New Winner Newgarden: Twenty four year old American Josef Newgarden took his first IndyCar win in fifty five races at Barber last Sunday to the joy of many race fans. Seems as though the racing gods were smiling upon him in Bama. Graham Rahal advanced from eighth starting position to second for an all American 1-2 finish. The race was highly entertaining as Barber shocked many with its raciness, let alone its result. It was a popular event and both Josef and Graham deserve some good karma.
No one saw it coming at Barber Motorsports Park on Sunday, not even first time race winner Josef Newgarden himself. “It’s just been such a long time coming trying to do this. I can’t believe now is when it happened.” Newgarden wasn’t the only one who was pleasantly surprised. After the most exciting and entertaining race in months, it soon became clear there was an even bigger story that had just unfolded beyond a successful event. The fourth year driver’s triumph for his fledgling, freshly merged team is still reverberating throughout the IndyCar paddock.
Photo from indycar.com
As truly deserving as Newgarden and CFH Racing were of the win, the race outside Birmingham offered drama and intense action throughout the field. Three wide racing, aggressive passes and minimal mistakes made it the most enjoyable race in recent memory. New faces at the top of the podium – highly thought of American faces, at that – made for an especially refreshing change. There’s no denying IndyCar nailed it at Barber.
Photo from usatoday.com
Like all epic IndyCar races, it had something for everyone. Graham Rahal drove like he was possessed by Ray Harroun in his charge to second. Continue reading →
Almost incredibly, a real live IndyCar race broke out for the first time in six visits to the amazingly gorgeous and beautiful facility outside Birmingham. Tennessee’s native son Josef Newgarden prevailed, making co-owner Sarah Fisher exceptionally happy. She’s stuck by him for four years and it finally paid off on a day Newkid’s dad not only made the broadcast, but also called him a “bad ass” on live television. Newgarden’s benefited greatly from his team’s switch to Chevy this year and it showed. When you’re seeing three wide racing at Barber – not to mention ten lead changes – you know it’s going to be an unusually entertaining race. It was one of those magical Sundays in IndyCarland that keep we fans coming back for more.
Photo from indycar.com
The race didn’t start out that magically however, with a Penske front row for the fifth consecutive race and the TCGR cars lurking nearby. But also there at the front of the field and largely overlooked was young Josef Newgarden, who’d had a decent season already and started fifth. The twenty four year old would hang tough all day and eventually take the lead for good as his competitors had penalties, pit issues and other problems to contend with in addition to CFHR’s road course ace. Newgarden proved too stout for the field, cruising to his first IndyCar victory in fifty five races and providing his team with its coveted first win.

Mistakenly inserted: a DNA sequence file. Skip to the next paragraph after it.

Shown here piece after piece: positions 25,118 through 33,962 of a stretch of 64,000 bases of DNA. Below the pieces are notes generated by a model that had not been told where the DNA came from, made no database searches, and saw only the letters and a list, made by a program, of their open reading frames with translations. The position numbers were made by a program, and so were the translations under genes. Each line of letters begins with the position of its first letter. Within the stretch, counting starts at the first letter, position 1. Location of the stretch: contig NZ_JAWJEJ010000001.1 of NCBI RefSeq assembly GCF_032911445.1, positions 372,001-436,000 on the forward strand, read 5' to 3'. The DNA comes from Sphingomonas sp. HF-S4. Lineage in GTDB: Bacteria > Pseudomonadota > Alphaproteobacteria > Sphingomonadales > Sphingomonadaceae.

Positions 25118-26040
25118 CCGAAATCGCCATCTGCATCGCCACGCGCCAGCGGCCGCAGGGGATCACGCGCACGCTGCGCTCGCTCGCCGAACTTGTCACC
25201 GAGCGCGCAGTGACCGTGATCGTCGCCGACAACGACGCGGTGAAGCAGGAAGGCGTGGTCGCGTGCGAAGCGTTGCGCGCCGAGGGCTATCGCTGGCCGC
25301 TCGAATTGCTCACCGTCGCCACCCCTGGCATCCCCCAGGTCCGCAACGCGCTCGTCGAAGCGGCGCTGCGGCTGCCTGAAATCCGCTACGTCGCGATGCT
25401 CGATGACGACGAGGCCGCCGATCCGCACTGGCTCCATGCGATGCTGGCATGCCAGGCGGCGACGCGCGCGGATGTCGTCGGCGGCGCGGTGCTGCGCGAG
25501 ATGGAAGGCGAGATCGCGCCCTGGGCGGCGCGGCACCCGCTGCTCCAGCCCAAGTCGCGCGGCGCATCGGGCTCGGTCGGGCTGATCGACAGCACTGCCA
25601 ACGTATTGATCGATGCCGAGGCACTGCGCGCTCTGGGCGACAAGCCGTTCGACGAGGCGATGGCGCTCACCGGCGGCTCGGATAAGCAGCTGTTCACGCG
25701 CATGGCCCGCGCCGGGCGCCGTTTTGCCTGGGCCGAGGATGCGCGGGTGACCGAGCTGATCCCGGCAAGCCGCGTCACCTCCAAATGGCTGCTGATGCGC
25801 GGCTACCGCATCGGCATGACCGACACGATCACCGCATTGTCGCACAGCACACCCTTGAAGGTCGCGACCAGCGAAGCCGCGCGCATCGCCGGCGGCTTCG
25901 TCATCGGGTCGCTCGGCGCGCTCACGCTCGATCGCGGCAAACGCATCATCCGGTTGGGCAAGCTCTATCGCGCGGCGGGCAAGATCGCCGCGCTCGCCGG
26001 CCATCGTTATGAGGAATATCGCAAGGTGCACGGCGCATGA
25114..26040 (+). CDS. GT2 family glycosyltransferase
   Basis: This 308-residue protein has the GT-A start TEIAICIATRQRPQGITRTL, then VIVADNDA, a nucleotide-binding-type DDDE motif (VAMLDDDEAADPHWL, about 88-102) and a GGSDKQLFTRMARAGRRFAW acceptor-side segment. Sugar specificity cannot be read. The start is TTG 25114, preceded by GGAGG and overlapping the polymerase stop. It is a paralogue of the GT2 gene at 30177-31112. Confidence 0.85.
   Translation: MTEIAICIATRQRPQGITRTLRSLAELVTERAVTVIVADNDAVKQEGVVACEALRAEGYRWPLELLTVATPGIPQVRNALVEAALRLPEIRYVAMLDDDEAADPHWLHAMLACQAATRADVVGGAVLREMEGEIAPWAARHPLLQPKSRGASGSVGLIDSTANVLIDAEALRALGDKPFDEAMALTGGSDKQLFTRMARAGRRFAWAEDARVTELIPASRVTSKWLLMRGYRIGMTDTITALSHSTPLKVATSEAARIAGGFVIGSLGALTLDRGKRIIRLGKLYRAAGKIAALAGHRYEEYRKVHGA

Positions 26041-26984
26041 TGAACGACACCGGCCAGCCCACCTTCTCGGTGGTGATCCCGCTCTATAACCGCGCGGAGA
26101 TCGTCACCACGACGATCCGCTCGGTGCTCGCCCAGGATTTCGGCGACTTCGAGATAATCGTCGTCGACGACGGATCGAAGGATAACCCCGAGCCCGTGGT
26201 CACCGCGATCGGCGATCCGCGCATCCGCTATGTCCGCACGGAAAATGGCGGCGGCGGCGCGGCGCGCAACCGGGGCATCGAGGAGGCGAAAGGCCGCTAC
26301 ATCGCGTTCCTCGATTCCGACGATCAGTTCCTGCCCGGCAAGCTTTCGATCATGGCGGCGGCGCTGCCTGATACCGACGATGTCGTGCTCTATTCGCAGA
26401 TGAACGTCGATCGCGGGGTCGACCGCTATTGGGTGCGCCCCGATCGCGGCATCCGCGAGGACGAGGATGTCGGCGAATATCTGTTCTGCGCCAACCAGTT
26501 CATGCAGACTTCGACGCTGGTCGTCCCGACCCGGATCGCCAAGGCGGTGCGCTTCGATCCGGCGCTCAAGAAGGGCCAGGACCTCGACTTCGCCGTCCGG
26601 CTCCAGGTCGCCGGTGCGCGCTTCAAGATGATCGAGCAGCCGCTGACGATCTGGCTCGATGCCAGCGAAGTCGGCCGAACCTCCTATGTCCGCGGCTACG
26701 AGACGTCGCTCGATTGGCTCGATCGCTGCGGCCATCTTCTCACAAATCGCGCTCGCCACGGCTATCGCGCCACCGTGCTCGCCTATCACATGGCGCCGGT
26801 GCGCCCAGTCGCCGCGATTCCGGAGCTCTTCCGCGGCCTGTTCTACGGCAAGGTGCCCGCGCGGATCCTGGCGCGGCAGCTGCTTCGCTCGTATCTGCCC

Either IndyCar’s qualifying rules need to be clarified in the event of rain or NBCSN’s Leigh Diffey, Townsend Bell and Steve “Whoa!” Matchett need to do a better job of communicating them. By the way, we’d also appreciate more screen time for Kelly Stavast and less for Marty Snider. As usual, race control was fighting last week’s war, overly concerned with cars impeding traffic when that wasn’t the issue at Barber Saturday.
Photo from drive.com.au
For the second time in four races rain affected qualifications – or maybe it didn’t, we’re still not quite sure. Lots of live radar shots set the discombobulated tone for the session and conflicting, confusing messages from the commentators about rain, lightning and new procedures didn’t help matters. Capturing the atmosphere as well as possible Marty actually said late in round two, “Yeah, it’s definitely almost raining at this point.”
Photo from theautochannel.com
Championship leader Juan Montoya struggled mightily, failing to advance to the second round and as a result will start fifteenth. Continue reading →
The less said about the Long Beach edition of predictions the better. Happily we did at least accurately foresee that no fans would be grievously injured by flying aero kit debris. With only one caution all race, that proved to be prescient. Unfortunately little else we published was as Montoya managed only second. That’s why they call it prognosticating, after all.
Image from Indy Race Reviewer
The series heads south for a visit to Alabama and we can confidently predict repeated references by commentators to the “beauty” of Barber’s “gorgeous facility.” While that assessment may be accurate, it certainly doesn’t mean the track provides entertaining racing, because it doesn’t. Little passing and strung out fields are hallmarks of IndyCar on this motorcycle track in the woods, and this year’s race will be no different.